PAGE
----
Paul Kagamé led an invasion into Rwanda where he emerged as the military strongman after the 1994 genocide. He rules the country with an iron fist. In Chad, Idriss Deby was at first welcomed as a liberator after Chadian President Hissein Habré fled to Senegal in 1990 - with millions of stolen funds - but has since disappointed many. He manages to stay in power, using the country's oil revenues, and has just celebrated his 20 years in power. Ugandan President Yoweri Museveni also came to power through the barrel of a gun - in 1985 - chasing his predecessor with a 'liberation army'. He was one of the first 'liberators' in Africa to use child soldiers to fight his opponents and was / is internationally admired for bringing stability to the 'Pearl of Africa'. Zimbabwe's President Robert Mugabe (1980 - present) may not need any comments. Supported as a freedom fighter against the white minority regime of Ian Smith (1965 - 1980) he is a shame for Africa and the world. The atrocities in Matabeleland are even small crimes compared to the devastation of the economy of what was once one of Africa's most promising countries at independence.
In East Africa, the peoples living in two big countries, Ethiopia and Sudan, are not luckier with their governments. Meles Zenawi, headed a 'liberation army' like many of his colleagues, and in 1992 chased the Red Emperor of Ethiopia, Miriam Mengistu, who has since lived in exile in Zimbabwe. Like Hissein Habré of Chad, Mengistu is internationally wanted, but has managed to escape from justice. Meles Zenawi, now officially Prime minister, after being President for many years, is the real ruler of Ethiopia. Does anybody know the name of the present President of Ethiopia?! Like all other African presidents mentioned here who came to power by military means - without distinction - Meles Zenawi was elected and re-elected, but increasingly used force, undemocratic means and human rights abuses to achieve his goals. Last but not least, President Omar al-Bashr of Sudan. He came to power trough a military coup in 1985 and is now wanted for war crimes and crimes against humanity.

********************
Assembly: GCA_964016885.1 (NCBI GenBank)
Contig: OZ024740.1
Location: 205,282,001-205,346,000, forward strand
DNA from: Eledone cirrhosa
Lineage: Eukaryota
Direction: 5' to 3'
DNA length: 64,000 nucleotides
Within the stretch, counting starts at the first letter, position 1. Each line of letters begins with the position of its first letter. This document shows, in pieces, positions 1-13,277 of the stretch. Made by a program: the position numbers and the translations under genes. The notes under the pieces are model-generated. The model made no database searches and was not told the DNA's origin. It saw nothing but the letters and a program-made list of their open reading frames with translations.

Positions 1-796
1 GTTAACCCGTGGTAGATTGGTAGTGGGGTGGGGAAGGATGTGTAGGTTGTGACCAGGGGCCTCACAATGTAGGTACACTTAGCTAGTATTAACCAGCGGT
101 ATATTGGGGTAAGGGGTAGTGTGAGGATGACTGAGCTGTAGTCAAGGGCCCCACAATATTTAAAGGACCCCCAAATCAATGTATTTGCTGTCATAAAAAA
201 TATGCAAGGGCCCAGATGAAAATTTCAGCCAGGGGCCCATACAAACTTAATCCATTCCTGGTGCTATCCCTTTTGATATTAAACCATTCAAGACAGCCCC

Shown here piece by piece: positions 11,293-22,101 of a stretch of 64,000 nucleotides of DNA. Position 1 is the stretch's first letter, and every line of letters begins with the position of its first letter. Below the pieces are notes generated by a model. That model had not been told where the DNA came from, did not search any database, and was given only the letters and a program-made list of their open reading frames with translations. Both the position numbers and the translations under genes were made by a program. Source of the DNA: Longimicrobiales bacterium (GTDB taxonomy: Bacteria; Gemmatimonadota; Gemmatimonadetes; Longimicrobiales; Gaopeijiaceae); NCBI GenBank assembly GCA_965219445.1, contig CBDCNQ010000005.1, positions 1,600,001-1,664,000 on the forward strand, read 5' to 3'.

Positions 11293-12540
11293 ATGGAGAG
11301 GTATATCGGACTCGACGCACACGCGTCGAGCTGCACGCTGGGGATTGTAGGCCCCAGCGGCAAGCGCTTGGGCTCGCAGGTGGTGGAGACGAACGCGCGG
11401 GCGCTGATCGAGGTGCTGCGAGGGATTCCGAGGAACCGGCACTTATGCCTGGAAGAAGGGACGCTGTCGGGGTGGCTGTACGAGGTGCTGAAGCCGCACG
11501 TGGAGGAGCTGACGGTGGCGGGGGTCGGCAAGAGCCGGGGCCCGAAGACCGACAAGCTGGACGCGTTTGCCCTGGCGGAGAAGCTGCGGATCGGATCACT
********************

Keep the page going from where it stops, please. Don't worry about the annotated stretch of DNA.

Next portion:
The foregoing overview focuses on sitting presidents and leaves aside former presidents who since have disappeared following multi-party elections, another coup d'état or civil war, or because of a natural death (apart from Habré and Mengistu). The most notorious of them are Abacha (Nigeria), Doe (Liberia) and Mobutu (Zaïre/DRC).
I do realize that Sub-Sahara Africa counts nearly 50 independent countries – 48 to be precise, or 47 when we exclude Somalia (and ignore the existence of Somaliland and Puntland). I have excluded from the foregoing countries where more or less recently military coups took place: Central African Republic, Guinea Bissau, Guinea Conakry, Mauritania, Niger, not to speak of countries with ‘civil unrest’ or with an unresolved civil war like Ivory Coast – not to speak of Sierra Leone or Liberia…
What has the foregoing to do with Liberia or Prince Johnson?
The answer consists of two words: ‘Impunity’ and ‘Democracy’.
Do I need to say more?